How Dynamo turned illness into his superpower
WHEN severe illness left him bedridden, Dynamo feared he would never be able to perform magic again.
The UK magician, who rose to fame with his award-winning TV series Magician Impossible, was hospitalised almost three years ago when a bout of food poisoning was complicated by his existing Crohn's disease.
He then developed reactive arthritis, and was put on high doses of steroids to treat his swollen and painful joints.
His new TV documentary Beyond Belief chronicles his long journey from sudden illness to his recovery and triumphant career return.
"The fact I am able to perform magic again is a dream for me. When I was told I might not be able to do it any more my whole reality just changed," he says.
"I've never been a defeatist, so after wallowing in the depression of it for a little while I ended up thinking 'OK if I can't physically perform the way I used to, what if I perform in a new style and put the magic in the audience's hands?'.
Dynamo, real name Steven Frayne, created more than 200 new magic ideas sketched from his hospital bed.
"Those ideas wouldn't have come about if I wasn't in hospital," he says.
"Because I had to go so long without my skill set I spent years developing, it forced me to develop a new skill set and in some ways I am stronger than I was before … I turned my disabilities in to superpowers.
"When I first got diagnosed with the arthritis and my hands were too sore to even shuffle cards, the way I built my strength up again was each day I'd place one card in my hand and get used to that pain. Then over time I'd add another card, then another card. I got used to the sensation so much it allowed me to be able to tell how many cards were in my hand and I use that in the first episode. It's a simple piece of card magic but it's one of my most favourite pieces of magic in the show."
But just as Beyond Belief was about to premiere, the 37-year-old was dealt another cruel blow last month when he contracted coronavirus.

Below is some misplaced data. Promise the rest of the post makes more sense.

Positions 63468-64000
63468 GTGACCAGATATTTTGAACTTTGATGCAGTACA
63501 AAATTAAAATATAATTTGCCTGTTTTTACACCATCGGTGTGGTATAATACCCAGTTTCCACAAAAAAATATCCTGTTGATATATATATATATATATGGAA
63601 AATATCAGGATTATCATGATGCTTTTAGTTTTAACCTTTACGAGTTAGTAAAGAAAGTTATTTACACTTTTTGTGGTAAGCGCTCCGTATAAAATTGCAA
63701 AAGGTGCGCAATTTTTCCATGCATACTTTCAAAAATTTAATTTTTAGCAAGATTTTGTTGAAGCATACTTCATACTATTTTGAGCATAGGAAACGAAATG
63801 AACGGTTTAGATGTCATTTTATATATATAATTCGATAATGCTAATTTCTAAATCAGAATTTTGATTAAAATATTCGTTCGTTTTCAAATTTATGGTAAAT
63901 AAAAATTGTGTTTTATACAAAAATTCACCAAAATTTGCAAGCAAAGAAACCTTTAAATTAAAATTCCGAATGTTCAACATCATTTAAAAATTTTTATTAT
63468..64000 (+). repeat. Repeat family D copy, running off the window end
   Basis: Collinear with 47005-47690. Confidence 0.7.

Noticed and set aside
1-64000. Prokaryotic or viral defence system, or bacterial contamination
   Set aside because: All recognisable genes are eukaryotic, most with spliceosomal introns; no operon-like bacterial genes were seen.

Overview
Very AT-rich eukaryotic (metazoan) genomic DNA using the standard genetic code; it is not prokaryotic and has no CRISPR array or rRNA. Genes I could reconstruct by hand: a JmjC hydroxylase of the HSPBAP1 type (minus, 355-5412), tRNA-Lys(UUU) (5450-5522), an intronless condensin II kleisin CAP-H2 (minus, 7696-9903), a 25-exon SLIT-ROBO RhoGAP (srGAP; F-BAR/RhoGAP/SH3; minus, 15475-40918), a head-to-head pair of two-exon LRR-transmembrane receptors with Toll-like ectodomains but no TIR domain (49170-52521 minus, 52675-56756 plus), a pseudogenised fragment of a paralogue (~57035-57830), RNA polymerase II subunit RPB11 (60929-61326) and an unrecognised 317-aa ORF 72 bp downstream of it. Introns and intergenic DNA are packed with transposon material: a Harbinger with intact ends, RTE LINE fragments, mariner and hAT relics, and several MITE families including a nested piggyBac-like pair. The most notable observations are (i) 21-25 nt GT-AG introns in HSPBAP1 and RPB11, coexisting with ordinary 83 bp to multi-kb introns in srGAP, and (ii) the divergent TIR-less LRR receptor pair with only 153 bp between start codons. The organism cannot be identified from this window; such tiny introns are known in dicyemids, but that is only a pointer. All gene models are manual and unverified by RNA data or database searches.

"The medications I take wipe out my immune system, so I'm in that high-risk category. There were two weeks where I was stuck in bed and my body wasn't in a good way," he says.
"The virus exacerbated my existing conditions but I haven't had it nowhere near as bad as other people. It's a nasty disease and I wouldn't wish it on anybody."
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Sending my love and support to all the incredibly dedicated NHS staff helping to save lives across the UK. PLEASE support them by keeping yourself to yourself and staying home whenever possible (...this pic was taken last year with the amazing team that looked after me 🙏) #stayhome #protecttheNHS #savelives
But the reaction to the series is lifting his spirits as he recovers and he hopes it inspires others to make the best of a challenging situation.
"It's been the boost I needed," he says.
"Everybody goes through adversity, and right now the entire world is turned upside down. If anything is taken away from my story it's that you can't take things for granted.
"Right now the world, in some ways, is more connected than it ever has been. It's so unfortunate the tragedy going on, but it's also bringing the community spirit together."
The three-part series culminates in the riskiest stunt he has ever attempted.
"If you imagine some of the things I did in Magician Impossible, like walking across the Thames, it's on that scale and I think everyone's going to love it," he says.
"Honestly this show means more to me than any magic I've ever done in my entire life.
"Hitting rock bottom and nearly losing it all gave me that reinvigoration I needed to fall back in love with the thing that got me through everything."
Dynamo: Beyond Belief premieres tomorrow at 7.30pm on SBS. It will also be available to stream on SBS On Demand.